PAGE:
May 21, 2023
Ferrari: Top of the Top
Mar 19, 2022
The Fallen Stars Ferrari 408 4RM
Photo credit: Bonhams, Ferrari, Wheelsage
Who wanted it, and who made it? Enzo Ferrari did, aiming to secure a victorious entry in the World Manufacturer’s Championship (formerly known as the Formula 1 World Driver’s Championship), which transitioned from sports cars to grand touring cars.
The initial project was the work of engineer Giotto Bizzarrini, who, starting from the Ferrari 250 GTO short wheelbase, moved the engine towards the centre of the chassis and stiffened the entire structure. During development, Bizzarrini left Ferrari, and the project’s finalization, with significant improvements, was carried out by Mauro Forghieri.
Testing at Monza of the first Ferrari 250 GTO prototype baptized "Papera" for its low, thin front end that recalled a duck's beak.
When: between 1960 and 1961, with its debut at the 1962 12 Hours of Sebring, where it immediately triumphed in the GT class (Gran Turismo).
The car’s potential had already been seen during testing at the Monza racetrack in 1961, where the new GT had lapped even faster than Formula 1 cars (which, in those years, had 1500cc engines by regulation).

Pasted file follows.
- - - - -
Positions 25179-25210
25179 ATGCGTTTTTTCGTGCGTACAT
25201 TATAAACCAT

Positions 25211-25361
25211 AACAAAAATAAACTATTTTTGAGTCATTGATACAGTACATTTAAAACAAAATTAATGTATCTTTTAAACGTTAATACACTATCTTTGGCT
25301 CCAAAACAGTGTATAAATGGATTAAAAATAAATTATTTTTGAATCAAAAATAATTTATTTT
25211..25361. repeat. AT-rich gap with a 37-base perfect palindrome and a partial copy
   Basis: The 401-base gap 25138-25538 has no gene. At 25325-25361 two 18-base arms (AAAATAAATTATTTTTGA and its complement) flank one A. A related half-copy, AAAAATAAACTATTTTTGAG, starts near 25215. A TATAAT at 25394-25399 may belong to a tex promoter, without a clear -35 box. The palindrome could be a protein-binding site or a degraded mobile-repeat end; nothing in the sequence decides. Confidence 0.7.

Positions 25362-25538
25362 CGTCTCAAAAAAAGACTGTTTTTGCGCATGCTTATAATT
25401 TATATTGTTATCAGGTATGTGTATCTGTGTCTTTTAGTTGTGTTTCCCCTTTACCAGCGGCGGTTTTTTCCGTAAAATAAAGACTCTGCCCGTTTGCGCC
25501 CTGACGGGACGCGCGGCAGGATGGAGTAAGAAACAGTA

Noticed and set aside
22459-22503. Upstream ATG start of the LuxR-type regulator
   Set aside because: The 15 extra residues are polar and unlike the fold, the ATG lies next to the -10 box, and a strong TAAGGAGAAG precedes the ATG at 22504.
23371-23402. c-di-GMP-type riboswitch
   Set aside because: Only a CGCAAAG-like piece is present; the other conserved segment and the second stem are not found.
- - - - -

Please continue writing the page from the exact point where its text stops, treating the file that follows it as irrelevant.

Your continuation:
12 Hours of Sebring 1962: the winning GT-class debut of the 250 GTO with Phil Hill and Olivier Gendebien at the wheel.
Where: in Maranello and Modena, where the famous coachbuilder Scaglietti helped Bizzarrini find the most effective forms for a competition car. During this creative process, the distinctive front and side vents that now define the car’s appearance emerged. The first car built, without a rear spoiler and with a different front end, was nicknamed “Papera” (duck) because it resembled a duck’s beak.
It was Forghieri who introduced the rear spoiler to increase rear-end grip and extended the nose to improve front-end grip.
The iconic front end of the 250 GTO with the triple air intake that has become a signature feature of the car.
How: through continuous road and track testing, with an eye towards producing the 100 units necessary for GT homologation. In reality, only 36 were made because Ferrari managed, not without effort, to have the new car accepted as part of the 250 GT short wheelbase family. Hence, the origin of the name. When the telegram arrived at the team that was already at Sebring, announcing that the car had been homologated, in the classic concise formulation of those times (every word cost money in a telegram!), it read “250GT Omologata”. That’s how it became the GTO.
Only 36 examples of the Ferrari 250 GTO were produced. Despite the 100 units required it was homologated by the FIA being considered part of the 250 SWB family.
Why: because the V12 engine designed by Gioachino Colombo, which produced 300 horsepower and featured six twin-choke carburettors, a dry sump, and a 7,000 rpm redline, had the potential to secure success – even during an era when engines were transitioning to the rear configuration. Remember that the constraint of the front engine came from the objective of homologating the car as an extension of the 250 SWB. The GTO’s trophy collection is truly impressive: it won everything, everywhere.
The 60°, 2953cc Gioachino Colombo-designed V12 that powers the 250 GTO. A work of art.